KFOR commander, EULEX official stopped at barricades

NORTHERN KOSOVO -- The night went peacefully in northern Kosovo, without any movement of KFOR troops, while local Serbs continued to man the barricades they put up in the area.


There is no traffic across the two administrative checkpoints in the north, while alternative, smaller roads are being used in order to reach Raška, Ribarić and Novi Pazar.

The new barricade near the Brnjak checkpoint - which the Serbs put up last weekend after another was removed by KFOR - is now over two meters high.

The NATO troops in the meanwhile continue to bring their supplies via helicopters.

Last week Serbs decided to open one lane on major roads in the north of the province, allowing KFOR to supply their outposts in a regular manner, but the force's commander said they would "not use this possibility until other international organizations also enjoy freedom of movement".

Serbs, on the other hand, do not wish to allow members and vehicles of the EU mission, EULEX, to pass through, as they have been transporting customs and police workers of the Kosovo Albanian authorities in Priština to the administrative line.

Serbs, who are a majority north of the Ibar River, recognize neither the authority of the government in Priština, nor the unilateral declaration of independence made by ethnic Albanians three and a half years ago.

Commander turned back

On Monday morning, KFOR Commander Erhard Drews tried to pass through the village of Zupče and get to Brnjak administrative crossing, as part of a convoy accompanied by one EULEX vehicle, but he was forced to go back to southern Kosovska Mitrovica because Serbs on the barricades did not let the EULEX SUV pass.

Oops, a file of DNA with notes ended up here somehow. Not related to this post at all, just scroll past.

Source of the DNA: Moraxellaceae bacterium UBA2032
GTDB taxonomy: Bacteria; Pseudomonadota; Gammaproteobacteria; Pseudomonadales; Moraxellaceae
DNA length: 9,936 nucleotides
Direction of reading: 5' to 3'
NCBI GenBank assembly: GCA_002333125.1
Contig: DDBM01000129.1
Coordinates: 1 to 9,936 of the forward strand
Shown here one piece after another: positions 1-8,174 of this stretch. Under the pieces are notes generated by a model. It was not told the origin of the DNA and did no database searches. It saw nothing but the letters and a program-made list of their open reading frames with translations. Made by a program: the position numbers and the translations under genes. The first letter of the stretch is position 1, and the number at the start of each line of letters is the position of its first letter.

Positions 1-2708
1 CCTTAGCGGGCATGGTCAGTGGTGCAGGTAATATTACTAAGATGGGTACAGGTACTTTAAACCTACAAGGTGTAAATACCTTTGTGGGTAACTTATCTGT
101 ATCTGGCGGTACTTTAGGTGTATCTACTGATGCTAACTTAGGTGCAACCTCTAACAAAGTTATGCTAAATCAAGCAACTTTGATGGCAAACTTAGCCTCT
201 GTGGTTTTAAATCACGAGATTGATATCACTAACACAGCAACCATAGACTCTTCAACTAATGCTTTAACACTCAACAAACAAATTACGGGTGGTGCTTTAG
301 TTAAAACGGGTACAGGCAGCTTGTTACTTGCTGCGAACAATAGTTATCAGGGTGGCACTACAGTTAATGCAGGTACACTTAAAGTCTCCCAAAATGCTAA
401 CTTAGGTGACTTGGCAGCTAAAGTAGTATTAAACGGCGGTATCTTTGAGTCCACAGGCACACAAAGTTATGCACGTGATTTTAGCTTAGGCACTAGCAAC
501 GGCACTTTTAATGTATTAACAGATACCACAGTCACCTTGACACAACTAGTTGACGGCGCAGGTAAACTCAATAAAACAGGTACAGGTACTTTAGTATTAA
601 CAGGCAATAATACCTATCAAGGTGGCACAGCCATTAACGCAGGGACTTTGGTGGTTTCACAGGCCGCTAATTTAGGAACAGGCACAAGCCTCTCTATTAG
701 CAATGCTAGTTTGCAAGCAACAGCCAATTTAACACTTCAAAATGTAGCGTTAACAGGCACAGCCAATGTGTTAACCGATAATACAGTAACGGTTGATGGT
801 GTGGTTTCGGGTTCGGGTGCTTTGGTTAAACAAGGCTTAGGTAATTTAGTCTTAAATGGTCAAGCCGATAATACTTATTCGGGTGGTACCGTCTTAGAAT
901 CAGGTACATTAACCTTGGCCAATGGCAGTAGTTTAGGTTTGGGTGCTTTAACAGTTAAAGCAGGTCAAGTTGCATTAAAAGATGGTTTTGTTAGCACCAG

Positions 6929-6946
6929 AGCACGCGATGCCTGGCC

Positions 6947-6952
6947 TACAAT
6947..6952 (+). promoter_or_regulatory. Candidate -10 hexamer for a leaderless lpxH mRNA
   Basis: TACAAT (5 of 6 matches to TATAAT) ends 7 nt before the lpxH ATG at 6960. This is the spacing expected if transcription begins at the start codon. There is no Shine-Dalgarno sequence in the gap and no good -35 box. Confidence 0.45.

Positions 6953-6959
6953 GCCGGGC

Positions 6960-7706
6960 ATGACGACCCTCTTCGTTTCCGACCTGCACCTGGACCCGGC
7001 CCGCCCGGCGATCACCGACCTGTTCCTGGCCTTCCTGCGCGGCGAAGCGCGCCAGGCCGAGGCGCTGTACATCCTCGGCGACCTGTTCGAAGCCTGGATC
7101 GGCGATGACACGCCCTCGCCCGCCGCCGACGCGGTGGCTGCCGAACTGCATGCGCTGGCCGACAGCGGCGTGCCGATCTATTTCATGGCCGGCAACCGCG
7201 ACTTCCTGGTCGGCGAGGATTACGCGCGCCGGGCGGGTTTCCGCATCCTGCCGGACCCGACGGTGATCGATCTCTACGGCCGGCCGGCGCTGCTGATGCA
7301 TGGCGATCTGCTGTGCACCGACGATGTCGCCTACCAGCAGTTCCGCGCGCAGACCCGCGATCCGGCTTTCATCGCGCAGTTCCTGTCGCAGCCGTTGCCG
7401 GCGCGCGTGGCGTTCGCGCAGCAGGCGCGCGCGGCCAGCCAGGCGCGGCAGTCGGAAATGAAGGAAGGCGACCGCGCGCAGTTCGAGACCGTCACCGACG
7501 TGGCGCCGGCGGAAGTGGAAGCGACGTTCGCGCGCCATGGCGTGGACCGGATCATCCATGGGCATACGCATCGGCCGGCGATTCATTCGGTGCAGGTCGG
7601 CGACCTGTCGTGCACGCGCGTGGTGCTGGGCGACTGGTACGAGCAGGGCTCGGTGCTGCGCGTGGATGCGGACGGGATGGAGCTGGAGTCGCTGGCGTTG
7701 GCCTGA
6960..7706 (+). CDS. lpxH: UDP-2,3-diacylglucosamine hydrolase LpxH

The KFOR commander was accompanied by EULEX deputy chief and former British ambassador to Priština Andy Sparkes, and the convoy consisted of several KFOR vehicles and one EULEX car.

Serbs were willing to let KFOR vehicles pass, but they denied passage to the vehicle of the EU mission.

Drews had brief talks with deputy mayor of Zubin Potok Srđan Đurović in an attempt to convince the local population to allow passage both to KFOR and EULEX staff.

Đurović said that the EULEX vehicle was denied passage because the EU mission has not distanced itself from the Kosovo interim institutions and started working in a neutral manner.

Đurović told Tanjug that the KFOR commander reiterated his request regarding freedom of movement for all representatives of international missions in Kosovo.

This is a goal we want to see achieved as well, but without the presence of Priština institutions in northern Kosovo, Đurović noted.

Serbs granted passage to three KFOR SUVs in Zupče some time around noon on Monday, but they detained two EULEX vehicles which were then forced to return to southern Kosovska Mitrovica.

Serbs on the barricades decided to grant freedom of movement for KFOR members several days ago and earmarked one lane for their vehicles.

According to previous announcements, KFOR does not want to use this possibility until freedom of movement is granted to all representatives of international mission in Kosovo, including EULEX.